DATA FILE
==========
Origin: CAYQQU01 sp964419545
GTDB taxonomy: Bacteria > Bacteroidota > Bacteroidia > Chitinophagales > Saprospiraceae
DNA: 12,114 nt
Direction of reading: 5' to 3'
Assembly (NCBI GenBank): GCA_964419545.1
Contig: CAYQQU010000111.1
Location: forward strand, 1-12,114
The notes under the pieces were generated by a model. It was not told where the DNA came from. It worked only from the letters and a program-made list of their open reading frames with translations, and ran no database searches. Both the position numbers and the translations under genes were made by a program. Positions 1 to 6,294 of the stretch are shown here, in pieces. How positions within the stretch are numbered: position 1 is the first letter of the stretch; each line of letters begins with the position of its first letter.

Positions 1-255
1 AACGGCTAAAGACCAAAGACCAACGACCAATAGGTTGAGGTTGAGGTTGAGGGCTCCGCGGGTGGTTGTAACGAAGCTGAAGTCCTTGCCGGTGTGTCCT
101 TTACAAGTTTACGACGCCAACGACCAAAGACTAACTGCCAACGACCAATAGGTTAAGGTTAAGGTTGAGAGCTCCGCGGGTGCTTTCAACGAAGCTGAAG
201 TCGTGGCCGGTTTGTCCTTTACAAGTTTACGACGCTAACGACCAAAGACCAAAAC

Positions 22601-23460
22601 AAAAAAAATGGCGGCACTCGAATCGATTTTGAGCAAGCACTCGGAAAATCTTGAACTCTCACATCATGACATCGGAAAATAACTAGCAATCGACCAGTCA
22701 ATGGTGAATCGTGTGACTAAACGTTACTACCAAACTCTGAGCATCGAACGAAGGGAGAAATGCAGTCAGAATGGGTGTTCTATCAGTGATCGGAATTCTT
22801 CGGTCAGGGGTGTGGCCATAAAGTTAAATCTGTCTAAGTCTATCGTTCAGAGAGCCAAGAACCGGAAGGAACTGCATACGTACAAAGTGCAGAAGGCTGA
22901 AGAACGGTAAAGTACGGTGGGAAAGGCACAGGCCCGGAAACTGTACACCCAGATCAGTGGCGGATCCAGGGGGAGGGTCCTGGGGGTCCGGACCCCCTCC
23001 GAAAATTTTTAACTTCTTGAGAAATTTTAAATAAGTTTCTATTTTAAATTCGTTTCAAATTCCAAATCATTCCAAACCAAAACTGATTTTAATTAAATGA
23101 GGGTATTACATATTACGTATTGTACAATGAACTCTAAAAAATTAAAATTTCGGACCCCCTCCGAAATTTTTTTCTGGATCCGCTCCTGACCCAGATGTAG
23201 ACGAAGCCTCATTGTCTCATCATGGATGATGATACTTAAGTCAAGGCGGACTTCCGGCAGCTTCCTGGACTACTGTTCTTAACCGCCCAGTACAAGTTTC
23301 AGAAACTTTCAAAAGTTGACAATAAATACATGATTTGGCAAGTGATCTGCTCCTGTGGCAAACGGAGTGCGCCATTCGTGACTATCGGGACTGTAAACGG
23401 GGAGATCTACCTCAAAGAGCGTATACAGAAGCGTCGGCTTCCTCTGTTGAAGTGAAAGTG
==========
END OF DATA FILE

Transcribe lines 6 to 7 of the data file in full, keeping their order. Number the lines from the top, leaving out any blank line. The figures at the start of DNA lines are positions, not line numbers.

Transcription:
Contig: CAYQQU010000111.1
Location: forward strand, 1-12,114